Wednesday, March 19, 2008

It is always refreshing to see a politician take a position that is entirely self-serving.

My personal favorite parts:

1. Sen. Hillary Clinton on Wednesday said it was "un-American" to not count the votes in Florida and Michigan...

Oh boy, invoking patriotism to support your position? Sooweey, I'm on your side now! As long as felons are barred from participating in general elections, I don't think it's "un-American" for a private group to not count the votes of certain people based on the by-laws of their organization.

2. "Sen. Obama speaks passionately on the trail about empowering American people. Today I am urging him to match those words with actions to make sure people of Michigan and Florida have a voice and a vote in this election,"

Twisting your opponent's words, altering the context, and then using them to support your own position? Great strategy. Again, the rules were the rules and it's not as if Michigan and Florida citizens have been stripped of their right to vote. They could have voted in the Republican primary, and let us not forget there is a little thing called the "general election" coming up in November, pretty sure they'll be permitted to have a voice in that contest.

3. The Clinton camp also pointed out that Obama agreed to comply with DNC rules, which prohibit cross-over voting

Oh the irony! First, the counter is silly because whether Obama's camp encouraged Michigan Dems to vote "uncommitted" is moot. The fact remains that no doubt some Michigan Dems did vote in the Republican primary under the assumption that their own party's primary would not count. Second, and more amusing to me, I think it's great that Clinton is citing the DNC rules against Obama when a violation of the DNC rules is what started this entire debacle in the first place.

That is all.


Keenan said...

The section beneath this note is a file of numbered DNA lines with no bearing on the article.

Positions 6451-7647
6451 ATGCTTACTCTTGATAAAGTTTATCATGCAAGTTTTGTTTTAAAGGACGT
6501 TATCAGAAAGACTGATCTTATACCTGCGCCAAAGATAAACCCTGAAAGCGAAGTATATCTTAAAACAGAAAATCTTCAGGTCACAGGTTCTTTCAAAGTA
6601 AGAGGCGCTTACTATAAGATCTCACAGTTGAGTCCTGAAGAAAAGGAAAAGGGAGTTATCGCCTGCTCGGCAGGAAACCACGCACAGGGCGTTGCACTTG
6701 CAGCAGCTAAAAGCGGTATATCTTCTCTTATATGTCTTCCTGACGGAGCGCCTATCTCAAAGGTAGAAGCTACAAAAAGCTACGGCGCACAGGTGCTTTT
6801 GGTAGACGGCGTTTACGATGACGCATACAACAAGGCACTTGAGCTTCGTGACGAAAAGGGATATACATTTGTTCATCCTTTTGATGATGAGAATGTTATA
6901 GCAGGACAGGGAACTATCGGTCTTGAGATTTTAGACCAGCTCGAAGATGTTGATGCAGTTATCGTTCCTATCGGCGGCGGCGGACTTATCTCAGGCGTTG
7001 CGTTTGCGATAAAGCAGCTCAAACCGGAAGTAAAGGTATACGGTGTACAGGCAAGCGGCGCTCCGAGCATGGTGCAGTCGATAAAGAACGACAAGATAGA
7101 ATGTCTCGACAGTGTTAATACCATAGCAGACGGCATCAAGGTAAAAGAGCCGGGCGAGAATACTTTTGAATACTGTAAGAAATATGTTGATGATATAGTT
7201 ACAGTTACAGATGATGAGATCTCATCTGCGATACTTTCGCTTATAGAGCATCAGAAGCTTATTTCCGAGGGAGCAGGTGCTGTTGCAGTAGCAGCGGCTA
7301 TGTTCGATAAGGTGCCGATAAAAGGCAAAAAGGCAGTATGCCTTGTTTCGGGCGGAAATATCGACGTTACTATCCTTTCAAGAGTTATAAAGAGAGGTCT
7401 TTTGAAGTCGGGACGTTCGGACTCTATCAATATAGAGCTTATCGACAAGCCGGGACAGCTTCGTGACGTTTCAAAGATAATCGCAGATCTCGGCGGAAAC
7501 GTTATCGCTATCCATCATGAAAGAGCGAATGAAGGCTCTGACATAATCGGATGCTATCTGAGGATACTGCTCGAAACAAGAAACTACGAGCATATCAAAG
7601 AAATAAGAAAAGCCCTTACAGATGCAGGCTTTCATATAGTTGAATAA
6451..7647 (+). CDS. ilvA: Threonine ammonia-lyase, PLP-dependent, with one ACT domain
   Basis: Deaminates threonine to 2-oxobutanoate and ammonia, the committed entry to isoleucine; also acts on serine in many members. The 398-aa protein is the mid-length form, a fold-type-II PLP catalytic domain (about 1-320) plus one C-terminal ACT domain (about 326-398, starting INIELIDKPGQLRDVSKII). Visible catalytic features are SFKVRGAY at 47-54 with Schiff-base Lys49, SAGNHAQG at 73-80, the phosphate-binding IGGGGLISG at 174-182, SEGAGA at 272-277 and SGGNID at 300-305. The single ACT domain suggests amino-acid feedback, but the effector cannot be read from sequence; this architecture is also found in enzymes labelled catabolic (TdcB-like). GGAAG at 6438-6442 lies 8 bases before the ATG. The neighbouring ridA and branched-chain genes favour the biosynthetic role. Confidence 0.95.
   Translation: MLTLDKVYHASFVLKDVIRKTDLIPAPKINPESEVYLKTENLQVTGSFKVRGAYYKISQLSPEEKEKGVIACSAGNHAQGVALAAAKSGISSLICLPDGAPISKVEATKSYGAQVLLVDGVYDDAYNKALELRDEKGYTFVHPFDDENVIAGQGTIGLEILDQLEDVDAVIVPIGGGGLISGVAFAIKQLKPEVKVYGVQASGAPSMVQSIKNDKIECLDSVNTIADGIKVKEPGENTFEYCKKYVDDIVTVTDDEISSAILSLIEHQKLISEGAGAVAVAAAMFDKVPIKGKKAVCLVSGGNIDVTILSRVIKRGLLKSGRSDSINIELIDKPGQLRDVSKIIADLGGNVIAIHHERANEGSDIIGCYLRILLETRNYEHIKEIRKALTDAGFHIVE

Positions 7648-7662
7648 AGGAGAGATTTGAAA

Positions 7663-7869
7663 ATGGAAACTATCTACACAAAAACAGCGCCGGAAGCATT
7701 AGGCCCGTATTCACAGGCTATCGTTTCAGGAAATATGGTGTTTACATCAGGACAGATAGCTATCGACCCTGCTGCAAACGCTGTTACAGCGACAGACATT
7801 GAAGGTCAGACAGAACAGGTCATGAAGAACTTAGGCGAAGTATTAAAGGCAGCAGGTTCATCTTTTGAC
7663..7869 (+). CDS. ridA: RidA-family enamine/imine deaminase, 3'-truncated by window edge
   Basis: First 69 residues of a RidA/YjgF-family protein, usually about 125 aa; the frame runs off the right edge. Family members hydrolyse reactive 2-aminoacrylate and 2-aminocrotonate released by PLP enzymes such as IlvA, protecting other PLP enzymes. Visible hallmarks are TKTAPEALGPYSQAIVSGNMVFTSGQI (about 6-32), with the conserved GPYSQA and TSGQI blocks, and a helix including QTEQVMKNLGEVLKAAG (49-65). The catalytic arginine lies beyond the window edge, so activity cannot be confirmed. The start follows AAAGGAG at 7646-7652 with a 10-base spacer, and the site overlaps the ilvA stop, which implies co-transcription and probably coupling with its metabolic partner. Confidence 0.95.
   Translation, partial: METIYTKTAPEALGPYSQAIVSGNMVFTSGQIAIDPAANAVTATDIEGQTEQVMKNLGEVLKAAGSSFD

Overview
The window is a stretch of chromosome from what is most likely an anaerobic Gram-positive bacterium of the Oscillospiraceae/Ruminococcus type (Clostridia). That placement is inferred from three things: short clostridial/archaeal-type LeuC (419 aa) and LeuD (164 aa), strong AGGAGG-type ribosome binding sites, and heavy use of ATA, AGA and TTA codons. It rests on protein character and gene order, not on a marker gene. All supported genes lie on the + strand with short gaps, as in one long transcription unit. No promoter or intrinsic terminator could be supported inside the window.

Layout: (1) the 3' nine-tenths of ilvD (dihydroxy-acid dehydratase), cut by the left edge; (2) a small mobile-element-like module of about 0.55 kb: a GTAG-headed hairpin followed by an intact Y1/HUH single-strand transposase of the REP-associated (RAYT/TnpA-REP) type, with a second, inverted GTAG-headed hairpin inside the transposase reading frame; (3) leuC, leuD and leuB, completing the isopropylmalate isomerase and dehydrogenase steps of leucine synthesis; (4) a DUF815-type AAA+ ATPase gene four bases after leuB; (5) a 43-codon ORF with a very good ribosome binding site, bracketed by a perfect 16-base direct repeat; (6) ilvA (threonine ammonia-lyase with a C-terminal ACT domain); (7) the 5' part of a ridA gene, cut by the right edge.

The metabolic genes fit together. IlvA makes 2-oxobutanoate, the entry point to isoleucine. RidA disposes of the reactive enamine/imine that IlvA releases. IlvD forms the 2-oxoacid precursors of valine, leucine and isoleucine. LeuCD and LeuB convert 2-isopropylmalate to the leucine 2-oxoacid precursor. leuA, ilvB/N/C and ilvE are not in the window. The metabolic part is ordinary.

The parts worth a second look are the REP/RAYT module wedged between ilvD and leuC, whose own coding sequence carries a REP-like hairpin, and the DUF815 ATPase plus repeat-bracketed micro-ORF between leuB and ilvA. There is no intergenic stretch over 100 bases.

Of course Hillary's statements are self serving. Though no more self serving than Obama joing his Chicago church 20 years ago to establish legitimacy within the urban Chicago African American community. Indeed, no more self serving as him, now, distancing himself from that church.

zdh. said...

Fine, to that extent, most statements of a politician are self-serving.

But there is a distinction to be made between distancing oneself from the opinion of a pastor that makes statements you disagree with, and putting forth arguably intellectually dishonest material like Ms. Clinton did in the cited article.

Keenan said...

Obama's statement he had no idea his pastor made such inflammatory remarks wasn't just distancing himself, he was flat out lying. Both statements are two sides of the same coin, everyone puts out their own spin. There's no use trying to defend it. Admit it and move on.

BMW said...

I'm with zdh on this one. I know all politicians make self-serving statements, but the statements you're talking about Obama making are just spin control. He's trying to back peddle away from a third party who's damaging his candidacy. Mrs. Clinton, on the other hand, is putting out false information as an offensive maneuver. In my opinion, the fact that Obama has to distance himself from the pastor is a result of the ridiculous political game (why should it affect his candidacy when those were someone else's words?) , so he responded in kind. Mrs. Clinton turned to the ridiculous political game for her own personal gain. Obama used the political game as damage control for a "problem" that was only started by the political game itself.

None of that makes sense, but I'm sticking to it.